Americans Enjoying Final Days of Artificial Economy
National Inflation Association
September 16, 2010
In recent days, Japan has intervened in the foreign currency market to artificially drive down the value of the yen. Japan’s actions to weaken the yen have driven it from 83 to 85.73 against the U.S. dollar. Most analysts in the mainstream media are portraying this as Japan’s attempt to “head off a deflation spiral”. Almost everybody is applauding Japan’s move, saying it was needed in order to “shore up its export-driven economy”.
The truth is, although Japan claims to be helping Japanese citizens with this move, Japanese citizens are the ones who will actually suffer. Despite Japan’s economy entering into recession last year, the Japanese were able to maintain their same standard of living because prices were falling due to their strong currency. Some of the largest Japanese exporters like Toyota and Sony saw their revenues decline last year by 20.8% and 12.9% respectively, but this was only bad for shareholders of these companies. Despite rapidly declining revenues for Japanese exporters, Japan’s unemployment rate only reached a peak of 5.6% last year and is now down to 5.2%.
The Japanese should be happy and grateful for how strong their economy is compared to the U.S. economy. When it comes to exporters in Japan, their problem is not the strong yen, but the weak U.S. dollar. If Japanese exporters allow the U.S. dollar to collapse, their revenues will continue to decline substantially, but that is a healthy part of a free market economy. Within a year or two, a strengthening yen would allow the Japanese to spend more on their own goods, and revenues for Toyota and Sony would come back strong.
Japan’s efforts to postpone a few Japanese corporations going through a brief but tough readjustment period are helping to artificially prop up the standard of living for Americans one last time. NIA believes that the Japanese better be careful what they wish for. Never before in world history has nearly every developed country been in battle with each other to have the weakest currency. Asian producing countries want their currencies to be the weakest so that they can have the honor of shipping their products to Americans who can’t afford them.
Currencies are very fragile, especially when they are fiat and backed by nothing. NIA believes that nearly all countries around the world with fiat currencies are currently making the grave mistake of doing everything in their power to debase them. Even a five year old child, if you asked them if they want the money in their piggy bank to be worth more or less, would have the common sense to say more. The world’s politicians either don’t have this same common sense or they are being paid off by the management of export giants.
Although China recently made the wise decision to allow the yuan to strengthen, they haven’t allowed the yuan to strengthen fast enough. China is now facing a price inflation crisis that will soon spread to the U.S. Consumer prices in China rose by 3.5% in August compared to one year ago, the largest increase in nearly two years. On a month-over-month basis (including seasonal adjustments), consumer prices in China rose by 4.8% in August over July.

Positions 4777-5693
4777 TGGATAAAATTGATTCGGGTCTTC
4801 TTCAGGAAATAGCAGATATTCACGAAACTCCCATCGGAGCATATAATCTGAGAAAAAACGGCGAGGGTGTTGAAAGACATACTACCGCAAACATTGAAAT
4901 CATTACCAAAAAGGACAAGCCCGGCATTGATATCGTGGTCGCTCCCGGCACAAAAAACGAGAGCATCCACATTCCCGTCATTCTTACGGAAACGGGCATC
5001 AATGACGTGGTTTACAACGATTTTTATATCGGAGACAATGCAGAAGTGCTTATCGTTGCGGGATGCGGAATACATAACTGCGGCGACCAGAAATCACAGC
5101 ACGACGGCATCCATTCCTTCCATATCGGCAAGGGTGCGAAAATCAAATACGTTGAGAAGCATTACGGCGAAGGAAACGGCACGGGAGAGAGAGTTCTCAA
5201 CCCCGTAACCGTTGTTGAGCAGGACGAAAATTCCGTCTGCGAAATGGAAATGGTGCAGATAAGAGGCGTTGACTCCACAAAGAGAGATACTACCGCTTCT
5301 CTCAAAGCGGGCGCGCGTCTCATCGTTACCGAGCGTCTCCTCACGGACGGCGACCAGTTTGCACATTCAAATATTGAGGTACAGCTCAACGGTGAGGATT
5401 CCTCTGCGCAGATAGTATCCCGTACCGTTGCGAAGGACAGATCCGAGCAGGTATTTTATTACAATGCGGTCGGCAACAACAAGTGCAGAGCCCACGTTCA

Workers at a Honda plant in China recently went on strike over wages and work conditions. The Chinese have had enough of slaving in factories for $30 per week while Americans sit home on their couches, collect $400 per week in unemployment benefits, and consume the goods that the Chinese make. Chinese manufacturers are now being forced to increase the wages they pay to workers and these costs will be passed on to American importers of Chinese goods like Wal-Mart.
Wal-Mart recently eliminated their “rollbacks” on grocery items in the U.S. Grocery prices at Wal-Mart rose by a shocking 5.8% in July from June. In fact, some items in Wal-Mart like a 36-ounce bottle of Windex and a 12-ounce box of Quaker Oats rose in price by 51% and 66% respectively in July over June. Considering that in 29 states, Wal-Mart controls more than half the grocery market, almost all Americans are beginning to feel the effects of massive price inflation.
With 70% of the goods sold in Wal-Mart made in China, NIA believes that Wal-Mart’s massive price increases for grocery items will soon spread to all other items sold. It is crystal clear for us to see what is ahead for U.S. prices of consumer goods, yet the mainstream media continues to talk about deflation. Cotton prices have surged 28% during the past two months to their highest level in 15 years. That alone guarantees higher clothing prices, but combined with the wage situation in China, Americans could see an unprecedented surge in clothing prices in the months to come.
A massive outbreak of price inflation is already taking place all around us, as Americans enjoy their final days of our artificial economy that is being propped up by China and Japan. Some people say China and Japan continue to buy and hold U.S. treasuries because of our overpowering military presence, but when they start dumping our treasuries and the bond bubble bursts, the U.S. military regime will come to an end. A U.S. societal collapse is coming and NIA will expose the truth in its over one hour long documentary coming in late-October. This documentary will be talked about around the world for years to come.